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British parliament to debate Bermuda's ban on same-sex marriage

Wednesday, January 24, 2018

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HAMILTON, Bermuda (CMC) — Bermuda's controversial move to ban same-sex marriage is to be debated by British politicians next week as this British Overseas Territory waits for a final decision by Governor John Rankin.

Labour MP Chris Bryant has asked for an adjournment debate on the subject, which will take place at the end of Monday's session in the House of Commons in London, the Royal Gazette newspaper here reported.

The new David Burt government is awaiting a decision by Rankin on the Domestic Partnership Act 2017 that was designed to replace same-sex marriage with civil unions. The legislation was passed in Parliament last month, but Rankin is yet to give it royal assent and sign it into law.

Lawyer and former attorney general Mark Pettingill, who was a member of the previous One Bermuda Alliance (OBA) administration until he resigned from the party, said that, from a constitutional perspective, it was “appropriate” and “proper” for the UK debate to take place.

He told the newspaper that he hoped it would lead to a “consensus in the British parliament that surely has to carry some weight”.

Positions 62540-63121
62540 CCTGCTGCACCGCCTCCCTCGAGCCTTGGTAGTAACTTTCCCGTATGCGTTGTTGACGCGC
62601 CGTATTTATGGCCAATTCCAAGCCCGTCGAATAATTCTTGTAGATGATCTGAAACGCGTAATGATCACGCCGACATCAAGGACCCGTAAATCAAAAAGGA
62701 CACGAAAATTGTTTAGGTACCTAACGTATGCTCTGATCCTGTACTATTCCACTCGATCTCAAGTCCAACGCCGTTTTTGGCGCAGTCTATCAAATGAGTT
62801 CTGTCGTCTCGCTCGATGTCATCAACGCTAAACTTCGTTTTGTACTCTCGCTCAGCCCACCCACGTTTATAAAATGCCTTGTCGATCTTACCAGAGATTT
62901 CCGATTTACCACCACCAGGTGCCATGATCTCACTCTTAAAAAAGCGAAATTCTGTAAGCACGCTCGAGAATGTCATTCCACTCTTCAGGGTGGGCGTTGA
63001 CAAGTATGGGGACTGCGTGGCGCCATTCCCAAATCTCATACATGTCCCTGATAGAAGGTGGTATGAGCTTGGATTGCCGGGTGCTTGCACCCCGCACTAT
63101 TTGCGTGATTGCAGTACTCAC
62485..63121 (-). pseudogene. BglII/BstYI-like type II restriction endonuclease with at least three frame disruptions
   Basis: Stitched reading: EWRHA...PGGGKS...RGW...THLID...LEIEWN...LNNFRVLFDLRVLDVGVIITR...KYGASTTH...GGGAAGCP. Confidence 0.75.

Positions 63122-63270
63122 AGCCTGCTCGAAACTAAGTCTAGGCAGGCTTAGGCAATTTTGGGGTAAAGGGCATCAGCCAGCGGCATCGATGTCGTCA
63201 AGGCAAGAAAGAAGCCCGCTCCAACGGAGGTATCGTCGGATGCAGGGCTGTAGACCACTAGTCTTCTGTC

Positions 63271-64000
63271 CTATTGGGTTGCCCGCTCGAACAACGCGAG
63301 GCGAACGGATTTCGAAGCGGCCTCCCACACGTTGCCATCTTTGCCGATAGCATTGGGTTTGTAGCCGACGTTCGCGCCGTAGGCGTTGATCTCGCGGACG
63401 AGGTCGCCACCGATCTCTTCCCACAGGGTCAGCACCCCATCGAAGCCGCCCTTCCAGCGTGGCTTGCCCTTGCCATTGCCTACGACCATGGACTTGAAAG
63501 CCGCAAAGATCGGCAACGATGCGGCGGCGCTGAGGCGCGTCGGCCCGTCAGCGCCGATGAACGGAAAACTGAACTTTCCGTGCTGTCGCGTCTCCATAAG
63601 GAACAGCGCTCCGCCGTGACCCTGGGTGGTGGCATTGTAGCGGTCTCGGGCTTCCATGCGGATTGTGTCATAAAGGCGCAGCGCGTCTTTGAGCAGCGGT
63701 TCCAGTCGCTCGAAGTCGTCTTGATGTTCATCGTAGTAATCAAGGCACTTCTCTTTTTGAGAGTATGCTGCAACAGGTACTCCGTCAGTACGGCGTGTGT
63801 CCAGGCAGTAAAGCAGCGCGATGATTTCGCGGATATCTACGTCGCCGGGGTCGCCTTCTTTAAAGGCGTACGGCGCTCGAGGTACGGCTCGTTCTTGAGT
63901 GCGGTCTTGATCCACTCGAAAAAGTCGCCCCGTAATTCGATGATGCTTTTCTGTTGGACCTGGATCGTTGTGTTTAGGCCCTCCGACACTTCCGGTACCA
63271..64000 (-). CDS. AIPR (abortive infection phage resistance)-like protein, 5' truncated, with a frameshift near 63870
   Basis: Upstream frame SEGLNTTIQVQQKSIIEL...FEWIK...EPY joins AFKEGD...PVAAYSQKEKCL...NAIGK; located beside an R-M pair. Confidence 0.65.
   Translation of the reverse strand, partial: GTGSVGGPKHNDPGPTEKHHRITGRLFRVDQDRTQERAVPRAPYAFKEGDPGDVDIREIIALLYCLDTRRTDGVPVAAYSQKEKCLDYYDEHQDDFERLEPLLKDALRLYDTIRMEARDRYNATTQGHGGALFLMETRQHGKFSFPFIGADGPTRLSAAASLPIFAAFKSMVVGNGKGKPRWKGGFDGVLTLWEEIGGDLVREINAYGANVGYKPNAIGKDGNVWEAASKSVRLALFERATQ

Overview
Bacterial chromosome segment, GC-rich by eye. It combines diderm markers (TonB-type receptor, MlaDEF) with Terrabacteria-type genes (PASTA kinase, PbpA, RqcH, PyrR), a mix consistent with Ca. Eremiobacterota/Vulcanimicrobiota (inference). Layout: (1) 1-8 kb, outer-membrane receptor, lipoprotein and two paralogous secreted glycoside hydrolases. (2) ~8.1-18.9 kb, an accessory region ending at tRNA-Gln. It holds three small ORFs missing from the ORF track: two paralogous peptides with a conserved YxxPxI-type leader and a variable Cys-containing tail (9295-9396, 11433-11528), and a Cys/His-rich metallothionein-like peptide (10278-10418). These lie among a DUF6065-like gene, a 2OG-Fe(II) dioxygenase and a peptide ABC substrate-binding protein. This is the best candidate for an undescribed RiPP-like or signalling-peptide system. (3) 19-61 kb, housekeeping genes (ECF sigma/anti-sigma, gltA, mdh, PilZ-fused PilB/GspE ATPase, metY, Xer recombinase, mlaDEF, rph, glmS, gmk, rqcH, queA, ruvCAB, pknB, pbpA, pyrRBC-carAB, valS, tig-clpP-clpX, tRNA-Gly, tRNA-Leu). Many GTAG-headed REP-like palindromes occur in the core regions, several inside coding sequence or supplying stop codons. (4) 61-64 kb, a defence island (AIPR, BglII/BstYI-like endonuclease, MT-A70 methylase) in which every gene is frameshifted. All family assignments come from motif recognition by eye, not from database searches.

But political commentator Charles Jeffers said Britain should stay out of the internal affairs of a self-governing territory, even if it remained under UK sovereignty.

Jeffers said he doubted if the debate was “going to go anywhere.

“To me, it's the fact that they have the audacity to discuss it, to even bring it up. It's nothing but irritating,” he added.

Same-sex marriage has been legal in Bermuda since the Supreme Court ruled in May last year that it was discriminatory to deny gay couples the right to wed.

The judgment was the result of a lawsuit brought by a gay couple, Winston Godwin, a Bermudian, and his Canadian partner Greg DeRoche, against the Registrar-General's decision to refuse to post their wedding banns.

The pair eventually wed in Canada but at least half a dozen gay couples have been married on the island.

Until the Governor makes a ruling on the bill, gay couples can continue to get married here as well as at sea on Bermuda-registered cruise ships.

The now ruling Progressive Labour Party (PLP) underlined in its general election manifesto its opposition to gay marriage, but pledged to introduce legislation to give same-sex couples “similar legal benefits as heterosexual couples”.

Minister of Home Affairs Walton Brown tabled the Domestic Partnership Bill after the party's election win last summer and it was approved by both the House of Assembly and the Senate in December.

The move sparked international headlines and overseas media reported that Bermuda would become the first country in the world to reverse marriage equality.

A Government House spokesman confirmed on Tuesday that the bill was still under consideration by Rankin, while Brown declined to comment.




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